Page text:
At a recent seminar — “The Impact of Budget Cuts on Civil Litigation in MN Courts” — held at Fredrikson & Byron, the chief judges of the Minnesota’s appellate courts and largest county discussed what additional cuts to an already strained budget would mean for the courts, lawyers and their clients. An article on the discussion will appear in Monday’s issue of Minnesota Lawyer and is available online here. (Password required.)
During the discussion, Minnesota Supreme Court Chief Justice Lorie Gildea told attendees that the judiciary is merely asking the Legislature to hold it harmless.
“We’re not over at the Legislature saying give us new money to bring back all the people we’ve lost. We’re not over at the Legislature saying give us new money to bring on new judges either even though our research tells us we need 20 more. We’re not over there saying give us new money to give our employees salary increases even though they haven’t had them for years. We’re saying don’t cut us any more — hold us harmless,” Gildea said.
One of the questions asked by the moderator, Hennepin County District Court Judge Jay Quam, that didn’t make it into the story, was: What should lawyers say when their clients ask why they should care about court funding?
Here are the judges’ responses.
Gildea: Courts don’t exist for the lawyers and judges. Courts exist for the people. We have to make them understand that the court is there for their business. … If we’re not there and we can’t [decide their disputes] in 60 days or 90 days or two years, then everything in their business is on hold while they are waiting.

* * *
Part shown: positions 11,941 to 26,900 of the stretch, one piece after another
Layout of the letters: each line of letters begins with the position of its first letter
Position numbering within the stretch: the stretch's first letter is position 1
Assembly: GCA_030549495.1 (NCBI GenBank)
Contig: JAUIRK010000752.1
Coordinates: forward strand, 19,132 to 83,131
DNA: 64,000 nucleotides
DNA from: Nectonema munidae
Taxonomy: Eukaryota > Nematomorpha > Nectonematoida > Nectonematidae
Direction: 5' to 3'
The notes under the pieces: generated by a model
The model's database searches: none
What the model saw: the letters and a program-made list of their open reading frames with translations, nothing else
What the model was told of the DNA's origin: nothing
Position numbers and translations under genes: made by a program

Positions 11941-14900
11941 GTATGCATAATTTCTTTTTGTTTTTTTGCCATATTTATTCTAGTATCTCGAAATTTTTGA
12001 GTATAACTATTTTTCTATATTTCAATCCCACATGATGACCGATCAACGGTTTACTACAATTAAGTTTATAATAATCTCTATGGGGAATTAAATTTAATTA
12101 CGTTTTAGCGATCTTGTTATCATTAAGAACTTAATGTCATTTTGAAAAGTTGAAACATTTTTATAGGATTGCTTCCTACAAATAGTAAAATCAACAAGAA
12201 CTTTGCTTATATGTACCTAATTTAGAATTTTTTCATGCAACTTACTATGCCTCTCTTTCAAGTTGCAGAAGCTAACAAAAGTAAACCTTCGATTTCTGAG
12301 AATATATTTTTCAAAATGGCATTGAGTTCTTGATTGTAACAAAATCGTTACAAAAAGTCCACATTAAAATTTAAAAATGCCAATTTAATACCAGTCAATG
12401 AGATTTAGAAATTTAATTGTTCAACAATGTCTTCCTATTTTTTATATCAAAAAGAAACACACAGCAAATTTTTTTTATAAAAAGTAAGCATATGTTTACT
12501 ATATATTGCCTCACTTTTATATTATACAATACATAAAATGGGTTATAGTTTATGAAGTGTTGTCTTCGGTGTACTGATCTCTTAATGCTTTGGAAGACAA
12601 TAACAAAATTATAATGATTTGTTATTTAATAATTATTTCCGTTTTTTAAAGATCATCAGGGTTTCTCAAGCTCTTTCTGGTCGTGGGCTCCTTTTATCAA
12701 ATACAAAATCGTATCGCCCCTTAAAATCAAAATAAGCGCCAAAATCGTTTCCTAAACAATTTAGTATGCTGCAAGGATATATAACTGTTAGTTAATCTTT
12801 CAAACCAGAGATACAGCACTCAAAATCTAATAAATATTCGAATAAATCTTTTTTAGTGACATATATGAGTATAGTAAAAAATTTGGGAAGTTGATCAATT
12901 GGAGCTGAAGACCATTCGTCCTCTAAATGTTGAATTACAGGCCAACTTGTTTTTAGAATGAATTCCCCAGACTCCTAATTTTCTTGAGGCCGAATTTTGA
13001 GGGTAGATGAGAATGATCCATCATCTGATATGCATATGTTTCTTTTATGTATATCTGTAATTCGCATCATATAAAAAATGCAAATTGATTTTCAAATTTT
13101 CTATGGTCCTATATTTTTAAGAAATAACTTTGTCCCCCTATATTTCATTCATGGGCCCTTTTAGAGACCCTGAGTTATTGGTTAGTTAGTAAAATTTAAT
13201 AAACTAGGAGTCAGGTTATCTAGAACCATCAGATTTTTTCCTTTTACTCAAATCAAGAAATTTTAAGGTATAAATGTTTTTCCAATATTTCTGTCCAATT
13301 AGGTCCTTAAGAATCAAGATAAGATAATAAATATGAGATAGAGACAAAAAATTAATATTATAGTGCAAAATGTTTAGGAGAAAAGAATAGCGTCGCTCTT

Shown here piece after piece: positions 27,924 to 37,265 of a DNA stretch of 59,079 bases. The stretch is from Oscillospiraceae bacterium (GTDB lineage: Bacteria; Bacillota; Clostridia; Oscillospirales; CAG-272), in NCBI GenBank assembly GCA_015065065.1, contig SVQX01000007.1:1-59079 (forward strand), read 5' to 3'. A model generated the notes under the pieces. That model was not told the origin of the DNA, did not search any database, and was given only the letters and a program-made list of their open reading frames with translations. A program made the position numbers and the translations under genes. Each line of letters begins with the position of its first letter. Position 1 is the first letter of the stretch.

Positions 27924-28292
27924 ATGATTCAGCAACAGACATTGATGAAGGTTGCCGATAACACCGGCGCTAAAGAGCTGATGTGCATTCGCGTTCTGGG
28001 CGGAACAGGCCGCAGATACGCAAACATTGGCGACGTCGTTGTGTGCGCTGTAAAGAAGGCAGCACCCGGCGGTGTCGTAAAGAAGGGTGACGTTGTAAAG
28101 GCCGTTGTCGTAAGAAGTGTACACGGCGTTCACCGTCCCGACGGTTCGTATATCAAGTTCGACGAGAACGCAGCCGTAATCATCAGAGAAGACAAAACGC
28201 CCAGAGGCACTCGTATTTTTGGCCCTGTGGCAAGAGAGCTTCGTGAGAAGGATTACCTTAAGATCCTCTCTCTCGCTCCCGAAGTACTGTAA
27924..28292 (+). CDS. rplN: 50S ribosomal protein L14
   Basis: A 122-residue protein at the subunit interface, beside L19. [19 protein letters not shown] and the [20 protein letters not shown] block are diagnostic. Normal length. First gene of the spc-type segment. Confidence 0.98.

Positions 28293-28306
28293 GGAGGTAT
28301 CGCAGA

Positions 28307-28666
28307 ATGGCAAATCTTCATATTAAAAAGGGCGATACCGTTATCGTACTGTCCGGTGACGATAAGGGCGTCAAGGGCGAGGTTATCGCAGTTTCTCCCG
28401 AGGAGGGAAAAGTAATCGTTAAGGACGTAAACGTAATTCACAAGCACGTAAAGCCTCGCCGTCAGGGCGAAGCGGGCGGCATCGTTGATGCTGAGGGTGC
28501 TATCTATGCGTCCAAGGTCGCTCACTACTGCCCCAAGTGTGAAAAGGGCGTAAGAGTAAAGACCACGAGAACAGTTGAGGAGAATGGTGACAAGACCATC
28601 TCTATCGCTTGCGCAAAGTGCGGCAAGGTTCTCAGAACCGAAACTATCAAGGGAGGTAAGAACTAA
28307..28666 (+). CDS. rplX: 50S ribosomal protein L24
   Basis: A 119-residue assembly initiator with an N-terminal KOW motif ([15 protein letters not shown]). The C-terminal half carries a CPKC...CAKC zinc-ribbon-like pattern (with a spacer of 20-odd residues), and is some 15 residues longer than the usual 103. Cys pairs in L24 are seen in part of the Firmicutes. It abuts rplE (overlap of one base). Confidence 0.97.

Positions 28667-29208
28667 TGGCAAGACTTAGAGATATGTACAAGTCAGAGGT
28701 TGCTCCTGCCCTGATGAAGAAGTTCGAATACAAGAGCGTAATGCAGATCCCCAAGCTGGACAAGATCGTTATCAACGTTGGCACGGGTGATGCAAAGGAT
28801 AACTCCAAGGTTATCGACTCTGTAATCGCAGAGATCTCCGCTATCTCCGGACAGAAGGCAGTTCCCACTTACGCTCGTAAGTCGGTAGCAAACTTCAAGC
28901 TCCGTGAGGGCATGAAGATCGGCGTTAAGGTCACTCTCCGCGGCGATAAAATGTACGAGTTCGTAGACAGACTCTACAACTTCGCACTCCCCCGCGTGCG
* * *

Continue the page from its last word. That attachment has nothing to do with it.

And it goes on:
Hennepin County District Court Chief Judge James Swenson: All the studies show that if you don’t deal with low-level crimes quickly and effectively, those people morph into more serious criminals — assaults, aggravated robberies, batteries. For our collective quality of life we have to have the court doors open and we have to deal with quickly with those quality of life crimes.
Minnesota Court of Appeals Chief Judge Matthew Johnson: Every party, every lawyer knows that they have that opportunity to appeal if they need to correct an error of law that was made in District Court. If the prospects are that it takes two years to get the appeal resolved I’m afraid we’ll have a lot of people who decide it’s not worth it even if I win. I’m also afraid we might have people who decide they want to appeal solely for the sake of delay, if they’ve got a judgment against them or for other reason. So we’re going to start seeing appeals that should get taken aren’t getting taken, and appeals that shouldn’t are. It’s not the way the system should work.
I understand that all three judges, as well as Minnesota State Court Administrator Sue Dosal, were making the case for the courts before a legislative panel yesterday. Let’s hope they were able to get the message through.